MAYBANK RM9.00 TARGET PRICE
Maybank (RM7.50; Buy; Price Target: RM9.00; MAY MK)
Regaining its roar
• Riding on domestic economic recovery; domestic deposit franchise is a plus
• Indonesian operation should pick up from low base and low expectations
• Upgrade to Buy, raised TP to RM9.00; laggard big cap relative to CIMB
Getting comfortable with improvements. Maybank is mostly a commercial banking franchise, which positions it as an economic recovery play, especially in consumer and business loans. It tops the deposit market with 22% share, with an inherent domestic deposit franchise advantage. We expect its loan portfolio to grow at 12-15% over FY10-12F compared to industry average of 8-9%, leveraging on its domestic franchise for consumer products, especially hire-purchase and mortgages, and Indonesia prospects. Over the medium term, there are low hanging fruits that Maybank could get right to reap ample upside. It is expected to upgrade its IT infrastructure and core banking systems within the next few years, which might allow Maybank to function seamlessly within its regional operations. It might also explore a capital management plan to enhance ROE.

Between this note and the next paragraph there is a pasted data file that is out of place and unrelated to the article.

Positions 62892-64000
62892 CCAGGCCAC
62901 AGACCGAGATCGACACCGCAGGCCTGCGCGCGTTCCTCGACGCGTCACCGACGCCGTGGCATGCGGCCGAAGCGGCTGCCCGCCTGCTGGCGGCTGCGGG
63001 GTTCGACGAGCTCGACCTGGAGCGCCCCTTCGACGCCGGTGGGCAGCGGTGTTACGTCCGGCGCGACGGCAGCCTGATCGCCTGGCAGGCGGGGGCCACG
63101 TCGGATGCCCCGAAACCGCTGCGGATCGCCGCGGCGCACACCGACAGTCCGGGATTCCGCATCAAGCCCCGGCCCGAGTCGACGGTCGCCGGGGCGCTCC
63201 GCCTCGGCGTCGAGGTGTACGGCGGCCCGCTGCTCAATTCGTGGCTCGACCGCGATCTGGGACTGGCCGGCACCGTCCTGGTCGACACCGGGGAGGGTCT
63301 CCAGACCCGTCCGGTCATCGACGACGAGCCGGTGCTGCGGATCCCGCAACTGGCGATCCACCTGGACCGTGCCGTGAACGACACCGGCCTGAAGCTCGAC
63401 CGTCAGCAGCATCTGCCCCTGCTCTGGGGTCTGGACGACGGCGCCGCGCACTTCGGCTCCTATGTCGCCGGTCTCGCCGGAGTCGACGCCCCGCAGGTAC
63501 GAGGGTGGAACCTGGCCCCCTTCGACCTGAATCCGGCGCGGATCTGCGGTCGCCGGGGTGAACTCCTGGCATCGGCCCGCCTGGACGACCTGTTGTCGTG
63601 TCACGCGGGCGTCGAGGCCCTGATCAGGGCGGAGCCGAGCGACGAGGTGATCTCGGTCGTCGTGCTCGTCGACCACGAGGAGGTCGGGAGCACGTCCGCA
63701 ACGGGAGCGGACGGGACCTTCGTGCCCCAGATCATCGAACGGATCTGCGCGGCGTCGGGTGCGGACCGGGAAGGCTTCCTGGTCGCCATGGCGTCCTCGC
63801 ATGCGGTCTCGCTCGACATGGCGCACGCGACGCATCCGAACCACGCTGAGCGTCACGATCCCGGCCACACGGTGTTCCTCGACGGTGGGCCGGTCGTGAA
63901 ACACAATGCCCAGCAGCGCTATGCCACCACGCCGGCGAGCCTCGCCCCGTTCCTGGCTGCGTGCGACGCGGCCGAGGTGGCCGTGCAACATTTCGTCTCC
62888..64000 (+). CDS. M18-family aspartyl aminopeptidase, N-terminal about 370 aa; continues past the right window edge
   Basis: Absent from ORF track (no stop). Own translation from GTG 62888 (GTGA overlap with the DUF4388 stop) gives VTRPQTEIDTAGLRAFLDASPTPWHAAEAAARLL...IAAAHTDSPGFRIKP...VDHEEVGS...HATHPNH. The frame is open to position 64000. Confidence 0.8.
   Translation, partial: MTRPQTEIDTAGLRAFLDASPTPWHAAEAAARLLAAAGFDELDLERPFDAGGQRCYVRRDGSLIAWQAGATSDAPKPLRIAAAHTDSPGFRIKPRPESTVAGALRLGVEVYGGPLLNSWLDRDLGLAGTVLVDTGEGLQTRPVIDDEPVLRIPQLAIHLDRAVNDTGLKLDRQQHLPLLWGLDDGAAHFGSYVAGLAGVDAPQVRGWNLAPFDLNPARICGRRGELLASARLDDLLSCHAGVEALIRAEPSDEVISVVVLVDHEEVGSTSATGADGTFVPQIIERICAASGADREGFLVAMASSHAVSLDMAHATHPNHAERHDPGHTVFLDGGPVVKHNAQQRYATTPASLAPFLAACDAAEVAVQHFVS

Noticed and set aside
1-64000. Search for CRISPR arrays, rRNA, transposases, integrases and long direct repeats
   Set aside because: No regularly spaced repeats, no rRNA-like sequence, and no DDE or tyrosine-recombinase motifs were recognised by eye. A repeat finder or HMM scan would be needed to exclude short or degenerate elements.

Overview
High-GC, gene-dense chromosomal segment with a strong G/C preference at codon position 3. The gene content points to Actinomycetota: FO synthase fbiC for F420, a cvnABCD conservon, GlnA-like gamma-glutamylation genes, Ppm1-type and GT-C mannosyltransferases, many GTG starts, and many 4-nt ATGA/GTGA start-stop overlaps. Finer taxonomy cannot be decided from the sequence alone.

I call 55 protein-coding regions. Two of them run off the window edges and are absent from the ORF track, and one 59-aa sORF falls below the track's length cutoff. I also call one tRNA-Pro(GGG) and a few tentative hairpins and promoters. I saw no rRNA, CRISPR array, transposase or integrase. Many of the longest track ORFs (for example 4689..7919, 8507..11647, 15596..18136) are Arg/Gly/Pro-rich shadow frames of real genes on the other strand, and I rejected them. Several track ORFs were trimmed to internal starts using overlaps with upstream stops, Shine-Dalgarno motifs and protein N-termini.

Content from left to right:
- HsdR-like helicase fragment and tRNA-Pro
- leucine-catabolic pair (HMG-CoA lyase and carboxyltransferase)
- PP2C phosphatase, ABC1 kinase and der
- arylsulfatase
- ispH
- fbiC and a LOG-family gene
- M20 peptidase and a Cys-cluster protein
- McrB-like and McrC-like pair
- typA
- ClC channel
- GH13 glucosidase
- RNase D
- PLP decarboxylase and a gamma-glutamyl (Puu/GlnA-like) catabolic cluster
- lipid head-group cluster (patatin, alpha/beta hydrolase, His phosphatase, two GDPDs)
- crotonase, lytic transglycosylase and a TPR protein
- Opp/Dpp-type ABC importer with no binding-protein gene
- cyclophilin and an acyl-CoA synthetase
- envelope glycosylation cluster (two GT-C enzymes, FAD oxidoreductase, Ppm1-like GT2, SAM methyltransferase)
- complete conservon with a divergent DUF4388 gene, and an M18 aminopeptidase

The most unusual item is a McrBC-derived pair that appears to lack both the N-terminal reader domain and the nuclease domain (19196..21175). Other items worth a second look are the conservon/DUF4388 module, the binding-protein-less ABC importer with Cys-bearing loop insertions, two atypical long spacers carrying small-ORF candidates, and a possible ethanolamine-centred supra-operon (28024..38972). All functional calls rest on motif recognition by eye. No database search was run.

Indonesia is next growth story. BII’s annualized latest 6-month loan book grew 23%. If sustainable, it would be positive for BII and Maybank. There had been sharp improvements at WOM Financing, which had caused severe provisioning issues at BII prior to the acquisition.
Management targets RM450-500m annual profit from BII within three years, which means BII’s profit contribution to Maybank would rise to 12% from 7% currently.
Upgrade to Buy, cheap big cap laggard. We raised our TP to RM9.00 (from RM7.30) based on the Gordon Growth Model as we roll our numbers forward to CY11. If Maybank is able to rekindle its historical ROEs of 15-18%, it deserves a re-rating to pre-BII levels. Our 15% ROE forecast by FY12 imputes upside from BII, non-interest income, and stronger loan growth. We raised FY10-12F earnings by 1%-8%. Maybank is a laggard with low foreign shareholding (11%) vs. CIMB (40%) and Public Bank (26%).
source: HDBS Vickers Research